Tips to Avoid Veteran Benefits Scams
Posted in Uncategorized on January 11, 2018
It is an unfortunate reality that military veterans are victimized more than the general public.
Learn more about how and why veterans are targeted and what you need to know to protect yourself and your loved ones from veteran benefits scams.
Reasons Veterans Are More Likely to Become Victims of Fraud
A survey from the AARP has concluded that military veterans are victimized twice as often as the rest of the public. The survey reports that 16% of U.S. veterans acknowledge losing money to fraudsters and 80% said they have encountered scams that specifically targeted the military.
Many con artists work to scam veterans by pretending to have served themselves, trusting that veterans will ask fewer questions about a fellow veteran. Veterans are also more willing to donate money to an organization they believe is helping serve other veterans and their families.
Doug Shadel, lead researcher for AARP’s Fraud Watch Network says, “What makes them more vulnerable is technology and patriotism.”
Ways to Avoid Veterans Benefits Scams
Military veterans should be reminded to look out for telltale signs that the person on the other end is a con artist.
Remember to stay wary if:
- Someone is asking for a benefits buyout offer. For veterans with a substantial amount of debt or significant financial loss, it can be tempting to sell military benefits or a pension for quick cash. Con artists will promise to exchange a “future trickle of income for cold, hard, cash in your hands today.” These agreements are often charged at high-interest rates between 25-47%, leaving the borrower owing more than they borrowed up front. These types of agreements are also prohibited under the Federal Anti-Assignment Acts.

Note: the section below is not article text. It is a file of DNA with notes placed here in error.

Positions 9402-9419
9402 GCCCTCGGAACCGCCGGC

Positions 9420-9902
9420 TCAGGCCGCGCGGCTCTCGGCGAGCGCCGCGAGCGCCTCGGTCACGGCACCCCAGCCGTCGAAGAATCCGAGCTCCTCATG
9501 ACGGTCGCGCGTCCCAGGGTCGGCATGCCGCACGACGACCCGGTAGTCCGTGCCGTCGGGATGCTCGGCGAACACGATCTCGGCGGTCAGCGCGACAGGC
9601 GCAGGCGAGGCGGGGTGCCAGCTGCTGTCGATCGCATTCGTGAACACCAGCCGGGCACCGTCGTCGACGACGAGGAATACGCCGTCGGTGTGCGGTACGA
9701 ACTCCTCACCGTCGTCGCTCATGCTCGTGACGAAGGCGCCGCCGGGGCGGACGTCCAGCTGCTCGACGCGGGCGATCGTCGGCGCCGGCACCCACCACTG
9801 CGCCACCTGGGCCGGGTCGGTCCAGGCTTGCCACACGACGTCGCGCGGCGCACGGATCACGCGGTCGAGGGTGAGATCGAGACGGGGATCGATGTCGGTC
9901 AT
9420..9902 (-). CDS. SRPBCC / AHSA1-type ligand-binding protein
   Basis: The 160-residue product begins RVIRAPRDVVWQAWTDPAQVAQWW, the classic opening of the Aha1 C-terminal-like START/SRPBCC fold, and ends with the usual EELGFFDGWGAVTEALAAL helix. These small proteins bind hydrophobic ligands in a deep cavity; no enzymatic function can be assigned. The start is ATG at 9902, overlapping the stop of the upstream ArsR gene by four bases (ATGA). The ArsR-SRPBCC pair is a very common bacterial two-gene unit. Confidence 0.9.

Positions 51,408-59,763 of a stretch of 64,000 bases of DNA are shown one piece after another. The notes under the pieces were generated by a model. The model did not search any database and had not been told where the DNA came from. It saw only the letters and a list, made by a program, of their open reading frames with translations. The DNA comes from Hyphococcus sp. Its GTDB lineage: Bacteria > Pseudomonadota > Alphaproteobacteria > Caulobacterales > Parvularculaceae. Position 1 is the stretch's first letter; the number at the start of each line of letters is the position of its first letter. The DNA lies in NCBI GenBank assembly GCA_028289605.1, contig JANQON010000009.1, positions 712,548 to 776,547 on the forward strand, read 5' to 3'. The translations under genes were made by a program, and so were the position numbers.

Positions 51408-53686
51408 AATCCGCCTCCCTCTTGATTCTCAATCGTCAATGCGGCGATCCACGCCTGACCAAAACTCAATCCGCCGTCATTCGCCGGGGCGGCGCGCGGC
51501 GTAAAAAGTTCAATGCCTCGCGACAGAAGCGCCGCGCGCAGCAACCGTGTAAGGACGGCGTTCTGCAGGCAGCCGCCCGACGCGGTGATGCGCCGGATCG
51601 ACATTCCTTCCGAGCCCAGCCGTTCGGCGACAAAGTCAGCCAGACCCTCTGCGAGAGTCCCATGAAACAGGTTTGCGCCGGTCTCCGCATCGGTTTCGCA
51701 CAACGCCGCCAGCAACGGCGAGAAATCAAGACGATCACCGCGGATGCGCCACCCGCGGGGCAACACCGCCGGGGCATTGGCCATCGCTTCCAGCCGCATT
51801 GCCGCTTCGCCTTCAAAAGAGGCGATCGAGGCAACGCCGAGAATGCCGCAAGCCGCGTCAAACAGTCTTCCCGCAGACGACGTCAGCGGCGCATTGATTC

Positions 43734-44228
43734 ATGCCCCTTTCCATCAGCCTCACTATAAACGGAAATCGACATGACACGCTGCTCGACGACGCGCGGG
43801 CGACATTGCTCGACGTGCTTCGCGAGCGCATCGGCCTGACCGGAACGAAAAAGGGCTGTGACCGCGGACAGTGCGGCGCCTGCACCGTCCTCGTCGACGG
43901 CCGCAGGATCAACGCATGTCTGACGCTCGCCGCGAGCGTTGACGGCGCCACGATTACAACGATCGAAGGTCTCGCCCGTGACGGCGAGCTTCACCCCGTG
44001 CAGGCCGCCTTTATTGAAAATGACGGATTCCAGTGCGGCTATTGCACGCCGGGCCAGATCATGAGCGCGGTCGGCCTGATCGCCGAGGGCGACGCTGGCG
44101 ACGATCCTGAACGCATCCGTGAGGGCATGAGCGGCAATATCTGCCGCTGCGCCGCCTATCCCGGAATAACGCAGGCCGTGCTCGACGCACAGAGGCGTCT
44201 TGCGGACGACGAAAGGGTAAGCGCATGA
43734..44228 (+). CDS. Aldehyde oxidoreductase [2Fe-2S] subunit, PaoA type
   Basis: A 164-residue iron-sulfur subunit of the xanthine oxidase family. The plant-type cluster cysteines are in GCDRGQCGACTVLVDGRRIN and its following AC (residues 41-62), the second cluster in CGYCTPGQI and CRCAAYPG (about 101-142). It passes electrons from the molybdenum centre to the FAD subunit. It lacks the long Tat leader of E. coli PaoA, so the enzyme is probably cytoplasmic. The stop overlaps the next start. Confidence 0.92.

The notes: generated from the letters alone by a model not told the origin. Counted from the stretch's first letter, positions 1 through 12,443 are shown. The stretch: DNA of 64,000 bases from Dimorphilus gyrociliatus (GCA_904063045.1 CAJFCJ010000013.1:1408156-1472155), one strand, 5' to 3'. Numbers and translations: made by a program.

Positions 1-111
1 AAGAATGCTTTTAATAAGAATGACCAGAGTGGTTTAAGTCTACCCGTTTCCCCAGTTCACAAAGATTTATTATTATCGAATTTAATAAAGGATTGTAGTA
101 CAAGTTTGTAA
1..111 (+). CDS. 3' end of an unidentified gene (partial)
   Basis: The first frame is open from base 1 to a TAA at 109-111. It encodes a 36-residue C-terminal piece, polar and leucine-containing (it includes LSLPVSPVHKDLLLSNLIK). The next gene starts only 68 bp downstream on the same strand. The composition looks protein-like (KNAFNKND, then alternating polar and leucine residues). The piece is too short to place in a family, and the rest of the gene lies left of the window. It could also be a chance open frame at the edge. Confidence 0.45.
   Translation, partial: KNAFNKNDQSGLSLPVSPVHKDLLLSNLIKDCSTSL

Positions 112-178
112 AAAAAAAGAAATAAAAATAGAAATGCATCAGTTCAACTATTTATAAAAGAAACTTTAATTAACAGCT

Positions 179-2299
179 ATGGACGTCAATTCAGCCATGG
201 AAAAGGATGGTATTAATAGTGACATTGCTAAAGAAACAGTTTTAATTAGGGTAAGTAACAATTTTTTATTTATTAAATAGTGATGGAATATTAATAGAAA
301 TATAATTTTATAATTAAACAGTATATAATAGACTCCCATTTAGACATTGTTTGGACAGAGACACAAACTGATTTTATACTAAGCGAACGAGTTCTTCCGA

- There is a charity or fundraiser that benefits the company and not veterans. Some charities sound like they are doing really good work, benefitting veterans and their families. Some are, but it’s worth the extra effort to research the company before giving money. Understand where your money is going and the charity’s administration costs which could limit how much money is actually helping fellow veterans.
- There are promises of extra benefits. Con artists posing as investment advisors may entice veterans claiming they can have additional government benefits by overhauling investments. These may not be true and could even be costly. Learn how to qualify for veterans benefits by contacting your state veterans affairs agency.
- There is a phone call from someone claiming to be a government official. Don’t trust caller ID when it comes to protecting yourself from scams. Caller ID can be hacked to look real and then the callers ask for personal information, like credit card information or social security numbers.
Do you have any experience with veteran scams? What would you tell someone you love about protecting himself or herself? We'd like to hear your stories in the comments below.